©2017 Wayne Dion / Dion & Company


Photographing the Car Show

It’s harder than you think!

It’s summer and it’s car show season. Every rain-free weekend will have a car show and one will probably show up within 30 miles of your home eventually. The shows usually have a theme. Muscle cars, Italian cars, German, etc. Pick a show that interest you the most and go. The owners LOVE displaying their expensive trophies and they can be fun to see. It’s not every day you can catch a Lamborghini Diablo driving down the street. They are the ultimate example of form and function.

Now let’s grab the cell phone, tablet, point-and-shoot camera or your DSLR and take some amazing photos of these amazing machines.

What you’ve pictured in your mind’s eye quickly vanishes after your first exposure. People are everywhere and they are showing up in reflections. These cars are painted and clear coated to the point where the finish becomes a mirror. EVERYTHING reflects in the paint and the chrome.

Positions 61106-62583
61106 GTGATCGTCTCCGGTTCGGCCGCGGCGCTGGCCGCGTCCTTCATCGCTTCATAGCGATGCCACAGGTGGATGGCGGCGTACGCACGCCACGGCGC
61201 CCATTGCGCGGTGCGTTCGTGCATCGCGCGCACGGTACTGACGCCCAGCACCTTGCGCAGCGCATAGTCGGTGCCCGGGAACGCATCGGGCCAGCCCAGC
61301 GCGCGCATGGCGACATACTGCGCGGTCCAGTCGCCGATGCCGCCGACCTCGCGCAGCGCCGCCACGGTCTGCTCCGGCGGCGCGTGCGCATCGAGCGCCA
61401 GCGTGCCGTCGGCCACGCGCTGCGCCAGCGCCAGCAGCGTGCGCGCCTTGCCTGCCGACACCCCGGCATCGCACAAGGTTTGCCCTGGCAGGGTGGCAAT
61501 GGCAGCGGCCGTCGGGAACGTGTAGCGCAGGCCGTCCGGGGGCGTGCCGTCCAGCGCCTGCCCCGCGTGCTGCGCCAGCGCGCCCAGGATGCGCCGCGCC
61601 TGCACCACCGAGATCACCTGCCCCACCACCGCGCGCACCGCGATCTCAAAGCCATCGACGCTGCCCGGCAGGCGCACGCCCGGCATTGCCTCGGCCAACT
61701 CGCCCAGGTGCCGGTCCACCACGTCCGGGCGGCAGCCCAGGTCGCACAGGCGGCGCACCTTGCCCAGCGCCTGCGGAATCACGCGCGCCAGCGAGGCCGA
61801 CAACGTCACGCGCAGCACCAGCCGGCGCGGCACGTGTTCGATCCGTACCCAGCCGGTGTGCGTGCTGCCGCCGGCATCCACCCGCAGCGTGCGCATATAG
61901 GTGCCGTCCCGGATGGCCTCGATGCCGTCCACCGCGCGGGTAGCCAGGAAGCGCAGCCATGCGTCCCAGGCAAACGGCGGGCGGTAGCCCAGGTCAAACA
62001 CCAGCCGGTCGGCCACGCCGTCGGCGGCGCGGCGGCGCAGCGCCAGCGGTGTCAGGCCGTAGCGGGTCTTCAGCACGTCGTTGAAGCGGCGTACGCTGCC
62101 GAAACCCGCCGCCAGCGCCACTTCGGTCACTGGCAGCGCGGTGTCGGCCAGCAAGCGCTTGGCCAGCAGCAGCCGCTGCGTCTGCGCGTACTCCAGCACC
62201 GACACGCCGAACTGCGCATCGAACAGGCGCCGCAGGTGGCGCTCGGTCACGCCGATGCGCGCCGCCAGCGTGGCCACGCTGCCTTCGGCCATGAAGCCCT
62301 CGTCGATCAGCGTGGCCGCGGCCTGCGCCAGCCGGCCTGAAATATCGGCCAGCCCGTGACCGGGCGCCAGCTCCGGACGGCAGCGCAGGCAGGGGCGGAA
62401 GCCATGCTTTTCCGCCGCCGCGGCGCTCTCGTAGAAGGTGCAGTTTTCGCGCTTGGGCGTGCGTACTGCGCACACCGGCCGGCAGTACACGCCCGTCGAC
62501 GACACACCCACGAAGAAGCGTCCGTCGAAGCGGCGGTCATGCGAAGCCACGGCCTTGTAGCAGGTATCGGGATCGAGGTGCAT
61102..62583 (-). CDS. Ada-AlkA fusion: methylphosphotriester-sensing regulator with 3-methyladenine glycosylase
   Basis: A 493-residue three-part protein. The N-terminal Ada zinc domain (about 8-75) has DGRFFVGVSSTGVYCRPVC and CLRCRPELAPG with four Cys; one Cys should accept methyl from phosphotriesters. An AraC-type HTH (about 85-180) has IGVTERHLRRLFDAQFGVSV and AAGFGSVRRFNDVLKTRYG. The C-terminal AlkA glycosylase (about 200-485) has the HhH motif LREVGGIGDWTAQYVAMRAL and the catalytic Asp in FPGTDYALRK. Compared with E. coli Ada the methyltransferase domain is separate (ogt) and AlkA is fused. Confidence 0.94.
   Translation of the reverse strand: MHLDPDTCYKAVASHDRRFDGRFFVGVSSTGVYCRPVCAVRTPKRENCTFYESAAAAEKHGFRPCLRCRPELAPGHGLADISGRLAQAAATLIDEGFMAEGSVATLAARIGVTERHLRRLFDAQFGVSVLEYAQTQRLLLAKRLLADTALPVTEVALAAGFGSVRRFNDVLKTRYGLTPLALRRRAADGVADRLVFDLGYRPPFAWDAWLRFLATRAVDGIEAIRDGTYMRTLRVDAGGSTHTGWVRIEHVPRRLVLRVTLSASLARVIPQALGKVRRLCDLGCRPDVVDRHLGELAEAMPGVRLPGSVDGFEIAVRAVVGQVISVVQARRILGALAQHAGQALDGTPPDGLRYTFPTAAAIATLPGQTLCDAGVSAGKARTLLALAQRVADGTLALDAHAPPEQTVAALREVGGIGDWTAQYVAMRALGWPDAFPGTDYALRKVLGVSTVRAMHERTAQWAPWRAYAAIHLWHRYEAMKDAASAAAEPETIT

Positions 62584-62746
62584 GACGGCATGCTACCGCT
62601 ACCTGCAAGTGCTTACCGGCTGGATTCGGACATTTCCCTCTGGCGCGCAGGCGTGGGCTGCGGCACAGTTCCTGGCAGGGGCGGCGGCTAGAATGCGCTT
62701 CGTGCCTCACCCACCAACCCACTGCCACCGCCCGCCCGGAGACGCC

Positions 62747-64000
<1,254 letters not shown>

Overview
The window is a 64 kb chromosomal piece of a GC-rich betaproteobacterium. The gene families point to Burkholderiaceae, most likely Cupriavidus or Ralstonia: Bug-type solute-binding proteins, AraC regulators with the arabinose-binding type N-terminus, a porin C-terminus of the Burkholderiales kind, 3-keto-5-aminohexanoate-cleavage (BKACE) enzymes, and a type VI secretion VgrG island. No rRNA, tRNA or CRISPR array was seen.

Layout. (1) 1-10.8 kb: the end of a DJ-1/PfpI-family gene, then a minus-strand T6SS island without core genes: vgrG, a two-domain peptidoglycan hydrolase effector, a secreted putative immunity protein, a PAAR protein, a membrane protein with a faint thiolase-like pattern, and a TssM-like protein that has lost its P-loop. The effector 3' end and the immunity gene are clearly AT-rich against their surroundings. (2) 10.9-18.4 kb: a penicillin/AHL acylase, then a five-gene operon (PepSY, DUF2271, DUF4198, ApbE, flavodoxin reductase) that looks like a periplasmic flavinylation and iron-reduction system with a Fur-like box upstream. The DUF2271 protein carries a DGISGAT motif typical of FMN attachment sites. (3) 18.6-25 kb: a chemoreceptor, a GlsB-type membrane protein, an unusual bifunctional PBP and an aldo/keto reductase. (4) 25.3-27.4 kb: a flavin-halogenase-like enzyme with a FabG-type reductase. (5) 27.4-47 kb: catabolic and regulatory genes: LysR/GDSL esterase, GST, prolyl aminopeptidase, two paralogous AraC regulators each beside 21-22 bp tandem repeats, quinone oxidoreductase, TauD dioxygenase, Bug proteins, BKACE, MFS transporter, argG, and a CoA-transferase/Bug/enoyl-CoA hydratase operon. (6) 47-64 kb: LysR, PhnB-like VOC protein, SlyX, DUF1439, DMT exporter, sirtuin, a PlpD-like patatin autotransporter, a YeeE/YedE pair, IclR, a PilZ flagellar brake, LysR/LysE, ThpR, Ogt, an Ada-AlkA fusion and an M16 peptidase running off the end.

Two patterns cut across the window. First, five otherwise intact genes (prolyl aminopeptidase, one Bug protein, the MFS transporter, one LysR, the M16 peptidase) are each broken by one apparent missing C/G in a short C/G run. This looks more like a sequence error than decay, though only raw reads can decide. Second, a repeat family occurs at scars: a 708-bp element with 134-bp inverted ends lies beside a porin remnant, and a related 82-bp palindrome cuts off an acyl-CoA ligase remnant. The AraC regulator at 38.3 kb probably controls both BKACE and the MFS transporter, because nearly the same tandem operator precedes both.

In some instances, you get folks stepping into your shot or parking themselves right in front of your lens as you are about to hit the shutter. That’s just going to be the hazards of the event.
In all my years of pro photography, I’ve only found a few work-arounds that will produce semi-acceptable images. First, get there early when the sun is low and the color of the morning sky is rich and warm. Second, use a polarizing filter. This will reduce or eliminate a lot of the reflections like clouds in the windshield or reflections in the paint. You’ll never be able to remove the multiple glare spots caused by the sun but that can be done with selective angles or in post-production using “content aware delete” in Photoshop. The cloning tool can work too. The images will never look like you took them in a studio but it’s the best you can do in an uncontrolled environment.